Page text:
Setting: Infections caused by non-tuberculous mycobacteria (NTM) are generally thought to be acquired from environmental sources. However, little is known about the situations in which transmission occurs.
Objective: In an attempt to identify situations of relevant contact with NTM we investigated the water to which patients are exposed during dental treatment.
Design: The concentration and species of NTM were determined in 43 cooling and spray water samples from 21 dental units in ten offices. In addition, mycobacterial colonization of 16 biofilm samples from the waterlines of two dental units was investigated.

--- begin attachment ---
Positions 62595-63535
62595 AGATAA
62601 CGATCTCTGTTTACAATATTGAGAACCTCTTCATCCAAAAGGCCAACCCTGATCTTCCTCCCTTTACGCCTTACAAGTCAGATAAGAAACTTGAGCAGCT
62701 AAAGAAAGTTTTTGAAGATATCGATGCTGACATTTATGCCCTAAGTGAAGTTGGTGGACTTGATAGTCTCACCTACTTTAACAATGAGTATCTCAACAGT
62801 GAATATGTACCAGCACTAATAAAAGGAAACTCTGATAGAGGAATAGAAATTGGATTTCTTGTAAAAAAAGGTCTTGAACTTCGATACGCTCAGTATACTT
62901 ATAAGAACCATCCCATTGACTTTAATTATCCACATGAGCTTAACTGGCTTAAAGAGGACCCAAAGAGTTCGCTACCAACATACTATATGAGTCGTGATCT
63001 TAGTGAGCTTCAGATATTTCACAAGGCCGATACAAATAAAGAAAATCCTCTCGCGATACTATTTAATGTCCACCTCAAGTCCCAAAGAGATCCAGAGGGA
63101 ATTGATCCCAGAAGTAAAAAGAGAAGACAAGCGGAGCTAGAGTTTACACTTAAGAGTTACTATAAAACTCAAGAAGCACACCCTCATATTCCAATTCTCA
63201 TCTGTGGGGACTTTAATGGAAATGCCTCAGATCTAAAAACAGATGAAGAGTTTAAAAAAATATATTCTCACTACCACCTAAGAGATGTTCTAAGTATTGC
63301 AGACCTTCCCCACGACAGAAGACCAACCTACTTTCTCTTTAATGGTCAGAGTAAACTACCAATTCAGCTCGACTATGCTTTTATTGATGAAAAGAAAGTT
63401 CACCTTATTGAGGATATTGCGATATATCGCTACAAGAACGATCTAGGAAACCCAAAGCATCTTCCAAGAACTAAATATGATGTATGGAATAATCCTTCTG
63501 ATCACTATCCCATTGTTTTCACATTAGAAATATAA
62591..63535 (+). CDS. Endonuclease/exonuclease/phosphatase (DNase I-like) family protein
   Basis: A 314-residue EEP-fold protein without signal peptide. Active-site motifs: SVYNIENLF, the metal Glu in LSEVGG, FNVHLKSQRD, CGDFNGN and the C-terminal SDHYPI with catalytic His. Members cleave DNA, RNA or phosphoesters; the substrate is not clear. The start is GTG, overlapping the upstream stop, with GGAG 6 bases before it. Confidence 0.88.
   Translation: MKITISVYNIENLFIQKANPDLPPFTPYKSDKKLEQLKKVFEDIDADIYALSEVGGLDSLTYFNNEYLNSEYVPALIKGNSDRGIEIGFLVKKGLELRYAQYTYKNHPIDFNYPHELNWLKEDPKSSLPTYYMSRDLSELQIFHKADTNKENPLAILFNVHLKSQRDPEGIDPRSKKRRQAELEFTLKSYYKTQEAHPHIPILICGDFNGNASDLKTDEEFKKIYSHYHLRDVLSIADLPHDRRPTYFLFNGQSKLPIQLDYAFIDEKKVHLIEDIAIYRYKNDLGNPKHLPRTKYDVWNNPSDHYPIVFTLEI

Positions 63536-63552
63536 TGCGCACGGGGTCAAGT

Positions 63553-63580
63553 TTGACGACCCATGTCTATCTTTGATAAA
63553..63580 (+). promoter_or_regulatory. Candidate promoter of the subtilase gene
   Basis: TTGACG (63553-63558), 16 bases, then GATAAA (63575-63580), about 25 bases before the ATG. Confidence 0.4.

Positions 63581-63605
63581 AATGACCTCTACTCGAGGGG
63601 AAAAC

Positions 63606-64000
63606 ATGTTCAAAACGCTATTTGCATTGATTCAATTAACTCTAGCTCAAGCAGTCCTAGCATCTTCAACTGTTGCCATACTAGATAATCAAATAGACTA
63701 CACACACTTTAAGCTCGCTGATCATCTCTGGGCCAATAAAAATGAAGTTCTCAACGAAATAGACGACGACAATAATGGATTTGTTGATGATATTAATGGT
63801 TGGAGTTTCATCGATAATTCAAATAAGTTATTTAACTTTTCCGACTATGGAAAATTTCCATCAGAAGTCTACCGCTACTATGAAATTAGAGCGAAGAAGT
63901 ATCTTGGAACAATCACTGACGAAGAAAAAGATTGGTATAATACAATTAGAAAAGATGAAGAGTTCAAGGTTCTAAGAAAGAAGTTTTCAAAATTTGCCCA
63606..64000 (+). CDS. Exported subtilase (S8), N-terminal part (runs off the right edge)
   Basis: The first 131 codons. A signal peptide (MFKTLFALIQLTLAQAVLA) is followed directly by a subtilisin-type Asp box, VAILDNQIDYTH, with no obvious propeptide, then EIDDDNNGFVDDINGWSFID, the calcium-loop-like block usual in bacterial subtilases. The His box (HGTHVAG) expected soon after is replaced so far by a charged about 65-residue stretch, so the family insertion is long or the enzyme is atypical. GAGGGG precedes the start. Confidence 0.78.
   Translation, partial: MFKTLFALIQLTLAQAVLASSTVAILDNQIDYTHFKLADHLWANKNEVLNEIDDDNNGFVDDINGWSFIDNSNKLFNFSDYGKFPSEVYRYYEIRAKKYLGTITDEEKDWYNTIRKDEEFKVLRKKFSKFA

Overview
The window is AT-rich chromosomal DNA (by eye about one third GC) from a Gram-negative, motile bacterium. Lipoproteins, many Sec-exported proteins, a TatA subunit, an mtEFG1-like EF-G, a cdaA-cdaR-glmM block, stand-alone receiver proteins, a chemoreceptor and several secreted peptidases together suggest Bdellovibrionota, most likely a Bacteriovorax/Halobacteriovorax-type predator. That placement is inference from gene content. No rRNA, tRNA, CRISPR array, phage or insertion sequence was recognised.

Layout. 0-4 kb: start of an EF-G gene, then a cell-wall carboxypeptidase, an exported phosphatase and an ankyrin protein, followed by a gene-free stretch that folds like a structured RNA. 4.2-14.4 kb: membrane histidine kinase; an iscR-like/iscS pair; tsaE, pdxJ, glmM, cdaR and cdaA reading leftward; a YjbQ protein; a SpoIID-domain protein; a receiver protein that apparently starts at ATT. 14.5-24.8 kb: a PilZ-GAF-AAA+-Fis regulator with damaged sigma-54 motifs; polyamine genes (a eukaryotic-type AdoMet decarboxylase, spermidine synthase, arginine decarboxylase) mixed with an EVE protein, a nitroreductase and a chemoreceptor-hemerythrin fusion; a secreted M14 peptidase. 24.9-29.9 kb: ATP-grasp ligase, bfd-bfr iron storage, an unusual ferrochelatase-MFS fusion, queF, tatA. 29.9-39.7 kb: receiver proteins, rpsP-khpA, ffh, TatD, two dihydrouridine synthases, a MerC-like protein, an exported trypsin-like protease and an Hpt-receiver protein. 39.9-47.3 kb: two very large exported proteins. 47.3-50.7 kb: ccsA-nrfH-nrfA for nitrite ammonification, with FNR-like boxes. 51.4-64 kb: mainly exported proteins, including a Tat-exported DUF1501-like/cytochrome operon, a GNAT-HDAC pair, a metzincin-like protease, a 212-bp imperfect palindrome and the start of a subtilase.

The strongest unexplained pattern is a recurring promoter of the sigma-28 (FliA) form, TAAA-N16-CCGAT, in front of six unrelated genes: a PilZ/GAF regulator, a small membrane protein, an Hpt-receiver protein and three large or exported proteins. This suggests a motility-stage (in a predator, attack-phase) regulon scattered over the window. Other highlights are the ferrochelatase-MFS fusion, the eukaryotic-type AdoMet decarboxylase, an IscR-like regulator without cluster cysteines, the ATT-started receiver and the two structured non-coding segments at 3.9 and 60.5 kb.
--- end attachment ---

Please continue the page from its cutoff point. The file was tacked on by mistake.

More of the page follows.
Results: The mean NTM concentration in the water samples was 365 colony-forming units (cfu) per mL, exceeding the mean drinking water concentration by a factor of almost 400. In the biofilm samples the mean NTM density amounted to 1165 cfu/cm2. The species identified included Mycobacterium gordonae, M. flavescens, M. chelonae, 'M. chelonae-like organism' and M. simiae.
Conclusion: High numbers of NTM may be swallowed, inhaled or inoculated into oral wounds during dental treatment, possibly resulting in colonization, sensitization or infection. Mycobacterial proliferation in biofilms forming within dental units may explain the extent of NTM contamination of dental spray and cooling water.